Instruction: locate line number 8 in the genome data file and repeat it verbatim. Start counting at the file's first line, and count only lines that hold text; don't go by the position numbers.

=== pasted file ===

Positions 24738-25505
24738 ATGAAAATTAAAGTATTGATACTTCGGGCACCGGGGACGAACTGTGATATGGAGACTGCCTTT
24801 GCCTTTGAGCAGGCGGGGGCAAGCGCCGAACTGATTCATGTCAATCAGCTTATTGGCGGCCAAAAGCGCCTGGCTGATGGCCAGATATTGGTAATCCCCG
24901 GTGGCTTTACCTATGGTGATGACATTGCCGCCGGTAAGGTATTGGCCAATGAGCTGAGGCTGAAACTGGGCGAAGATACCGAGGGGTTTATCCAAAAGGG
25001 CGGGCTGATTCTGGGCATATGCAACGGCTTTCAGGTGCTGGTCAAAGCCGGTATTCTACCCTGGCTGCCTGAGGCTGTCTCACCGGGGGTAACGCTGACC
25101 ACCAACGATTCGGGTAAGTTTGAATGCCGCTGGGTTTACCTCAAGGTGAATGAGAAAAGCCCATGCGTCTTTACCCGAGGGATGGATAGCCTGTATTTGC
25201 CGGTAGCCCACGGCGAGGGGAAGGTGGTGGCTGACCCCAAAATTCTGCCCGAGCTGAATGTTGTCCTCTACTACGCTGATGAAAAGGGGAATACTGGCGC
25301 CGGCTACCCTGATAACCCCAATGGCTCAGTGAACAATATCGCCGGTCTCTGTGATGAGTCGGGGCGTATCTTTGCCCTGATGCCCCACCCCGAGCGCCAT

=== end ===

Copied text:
25301 CGGCTACCCTGATAACCCCAATGGCTCAGTGAACAATATCGCCGGTCTCTGTGATGAGTCGGGGCGTATCTTTGCCCTGATGCCCCACCCCGAGCGCCAT